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Pitstops. Safe, cheap???

May 25, 2012

The current iteration of F1’s regulations doesn’t allow refuelling during a grand prix, changed a couple of years ago on safety and cost cutting grounds. There’s a definite argument to be had that the decision has solved one issue, however created quite another.

There is no doubt that pumping race fuel at 12ltrs/second into a car with glowing exhausts and brakes, whilst one man with a lollipop releases it at the very second the nozzle’s disconnected, poses incredible risk. We’ve seen many times over the years cars launching from the box with the hose and refuelling crew still attached, indeed I was one of those a few yeas back.
However I can’t help thinking what we have now is also fraught with danger and it’s certainly debatable wether or not there’s been any cost savings at all.
As with any area of F1, when one system gets banned, resource gets pushed into another and recently teams have targeted pitstops, now based around wheel changing, as an area for intense development.
Not only are we seeing some pretty sophisticated and clearly very expensive equipment being used, but the focus is on dramatically reducing stop times, and therefore race times, with personnel and technology.
If you walk along pitlane today and check out each team’s pitstop setup, it’s mind blowing. The days of a couple of air bottles, air lines and wheel guns are long gone. Now there’s all manner of swivel, pneumatic and quick release jacks; lights, buttons, wires, lasers and head up displays everywhere, plus the latest trend of minimal threaded wheel nuts permanently housed within the wheels. All these gizmos and gadgets have come about after very thorough analysis into each individual element of a pitstop and now have teams pushing the physical limits in which it’s possible to change four tyres.
Reaction times have been studied, so the traffic light systems are able to be quicker than a man and a lolly and everyone’s looking for the ultimate stop time.
The problem I see with this, and I’ve experience of it first hand, is that stops are now so quick, there’s absolutely no room for error or failure.
If a quick stop’s well under 3 seconds, that’s what everyone’s aiming for, and don’t forget these guys practice and practice this until that’s normal. To ensure a sub 3 second stop every time, a certain amount of pre-emption comes into play.
When a front or rear jack man sees his gun men begin to pull their guns out from the wheel, having rattled the nuts tight, he anticipates the lights and moves to release the jack. Same applies to the guys on the wheel guns activating their lights as they’re pulling out the guns, same for the guy releasing the car and to some extent the driver too. It’s tiny fractions of a second, but on a ‘normal’, smooth stop, that’s what gets you under 3 seconds.
The problem now is that if anything doesn’t quite go to plan, wether it be human error, hesitation, equipment failure or anything at all outside of the ‘normal’ stop, there’s no space in the sequence to recover. In the old days, mechanics had an extra few seconds to complete the task while fuel went in and there certainly wasn’t the development, focus and pressure there is now on achieving the ultimate stop.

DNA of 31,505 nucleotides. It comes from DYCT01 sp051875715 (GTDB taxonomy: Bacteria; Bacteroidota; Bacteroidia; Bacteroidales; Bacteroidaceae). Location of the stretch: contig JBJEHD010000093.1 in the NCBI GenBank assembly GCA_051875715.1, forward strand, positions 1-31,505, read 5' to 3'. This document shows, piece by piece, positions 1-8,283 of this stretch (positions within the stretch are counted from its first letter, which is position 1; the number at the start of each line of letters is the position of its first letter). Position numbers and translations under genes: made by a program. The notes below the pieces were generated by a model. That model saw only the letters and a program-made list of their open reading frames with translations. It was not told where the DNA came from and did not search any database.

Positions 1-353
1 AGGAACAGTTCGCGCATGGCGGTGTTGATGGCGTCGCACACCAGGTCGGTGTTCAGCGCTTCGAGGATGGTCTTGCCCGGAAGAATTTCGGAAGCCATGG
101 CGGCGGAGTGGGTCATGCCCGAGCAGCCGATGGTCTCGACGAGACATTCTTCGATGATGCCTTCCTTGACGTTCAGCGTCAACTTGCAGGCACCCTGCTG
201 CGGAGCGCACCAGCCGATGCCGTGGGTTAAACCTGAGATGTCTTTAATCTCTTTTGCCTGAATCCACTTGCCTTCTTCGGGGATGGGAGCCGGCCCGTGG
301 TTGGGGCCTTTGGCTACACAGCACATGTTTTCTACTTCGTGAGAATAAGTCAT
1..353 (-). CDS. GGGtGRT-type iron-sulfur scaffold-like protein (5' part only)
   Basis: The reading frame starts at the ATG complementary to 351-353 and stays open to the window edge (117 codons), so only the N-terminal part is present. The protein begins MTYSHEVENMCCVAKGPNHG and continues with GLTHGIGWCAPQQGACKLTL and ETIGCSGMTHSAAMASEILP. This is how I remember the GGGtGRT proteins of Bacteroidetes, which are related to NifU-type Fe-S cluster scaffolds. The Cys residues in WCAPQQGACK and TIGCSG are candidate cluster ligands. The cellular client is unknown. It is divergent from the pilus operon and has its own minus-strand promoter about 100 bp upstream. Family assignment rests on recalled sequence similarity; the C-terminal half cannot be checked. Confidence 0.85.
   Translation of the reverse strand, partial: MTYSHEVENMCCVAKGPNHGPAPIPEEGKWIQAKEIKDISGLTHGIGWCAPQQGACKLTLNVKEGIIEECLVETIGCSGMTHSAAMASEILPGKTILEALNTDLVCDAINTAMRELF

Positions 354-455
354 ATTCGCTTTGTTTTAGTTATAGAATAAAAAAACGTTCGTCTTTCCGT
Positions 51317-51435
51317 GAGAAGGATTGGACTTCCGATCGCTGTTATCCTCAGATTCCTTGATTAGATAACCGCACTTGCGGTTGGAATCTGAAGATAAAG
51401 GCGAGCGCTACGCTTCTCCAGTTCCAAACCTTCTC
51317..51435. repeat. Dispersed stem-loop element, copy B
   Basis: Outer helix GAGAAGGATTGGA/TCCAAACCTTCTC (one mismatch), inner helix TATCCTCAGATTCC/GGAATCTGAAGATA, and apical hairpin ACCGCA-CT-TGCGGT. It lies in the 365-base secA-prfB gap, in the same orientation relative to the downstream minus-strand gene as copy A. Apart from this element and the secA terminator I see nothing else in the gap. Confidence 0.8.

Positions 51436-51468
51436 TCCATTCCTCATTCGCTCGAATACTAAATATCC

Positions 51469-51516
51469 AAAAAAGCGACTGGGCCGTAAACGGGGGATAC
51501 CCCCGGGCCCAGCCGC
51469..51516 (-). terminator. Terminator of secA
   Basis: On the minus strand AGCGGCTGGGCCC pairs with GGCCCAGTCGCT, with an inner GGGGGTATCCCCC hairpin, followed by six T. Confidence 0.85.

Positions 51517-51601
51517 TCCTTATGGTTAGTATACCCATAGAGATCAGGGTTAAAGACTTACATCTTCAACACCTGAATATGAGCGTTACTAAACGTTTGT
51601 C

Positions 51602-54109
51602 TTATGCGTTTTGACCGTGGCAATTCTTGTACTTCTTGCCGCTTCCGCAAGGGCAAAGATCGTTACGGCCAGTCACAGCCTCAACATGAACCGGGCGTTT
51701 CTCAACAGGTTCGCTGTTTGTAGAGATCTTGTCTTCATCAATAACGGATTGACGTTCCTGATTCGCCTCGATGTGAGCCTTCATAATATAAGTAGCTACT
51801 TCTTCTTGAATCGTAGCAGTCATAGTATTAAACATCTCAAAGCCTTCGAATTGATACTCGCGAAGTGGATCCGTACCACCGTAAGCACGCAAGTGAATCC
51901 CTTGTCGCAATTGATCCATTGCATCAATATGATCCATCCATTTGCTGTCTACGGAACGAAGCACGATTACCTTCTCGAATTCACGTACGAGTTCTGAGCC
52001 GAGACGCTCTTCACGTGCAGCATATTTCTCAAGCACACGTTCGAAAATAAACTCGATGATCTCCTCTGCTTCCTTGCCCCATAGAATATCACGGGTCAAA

Try and imagine the scenario for yourself. Count 1-2-3. It’s the middle of a grand prix, your car peels into pitlane, tailed by a rival competing for track position and screeches to a stop in front of you. Imagine the deafening noise of the exhausts inches away, the thunderous vibrations shaking your bones, the heat coming off the wheels, brakes and engine, then imagine the sound of four wheels guns rattling simultaneously, but imagine you’re convinced yours was a fraction slower than the others coming off, feel the pressure of knowing you’re behind and you need to get this back with a super quick ‘wheel on’ action. Imagine you gun on fast, everyone else is done, but hang on, you’ve a doubt over wether it’s fully tight or not, you hesitate, decide to go again, but it’s too late. In every practice all four were synchronised, the jack’s gone down and the car’s off, either with the wheel gun and you still attached or it left with only 3 wheels tight.
All that happened in less than 3 seconds.
I’m not suggesting we should go back to refuelling, merely raising a debate about the safety and cost implications of the current development race that is pitstops. I’ve heard suggestions of a minimum stop time, but not sure thats the way to go either. I think there’s certainly an element added to the show by an all out race amongst the crews in pitlane, but simply wonder if the original grounds for its introduction in 2010 have reared their heads once more.

Marc Priestley


From → Formula One

  1. Owen.C permalink

    In a couple of years we’ll have cars running on KERS in the pitlane. So at least it will be quieter and probably a bit less ferocious.

    I mean I understand that there’s more pressure but I don’t think that’s it’s too dangerous for mechanics compared to before. More risk for the team and point wise but not safety.

  2. Leigh O'Gorman permalink

    A couple of questions:

    1). Do you believe a solution like they have in IndyCar (mechanics can’t leave the garage until the car is in the box) work?
    2). How on earth do the mechanics work with the cars during pitstops in Monaco?

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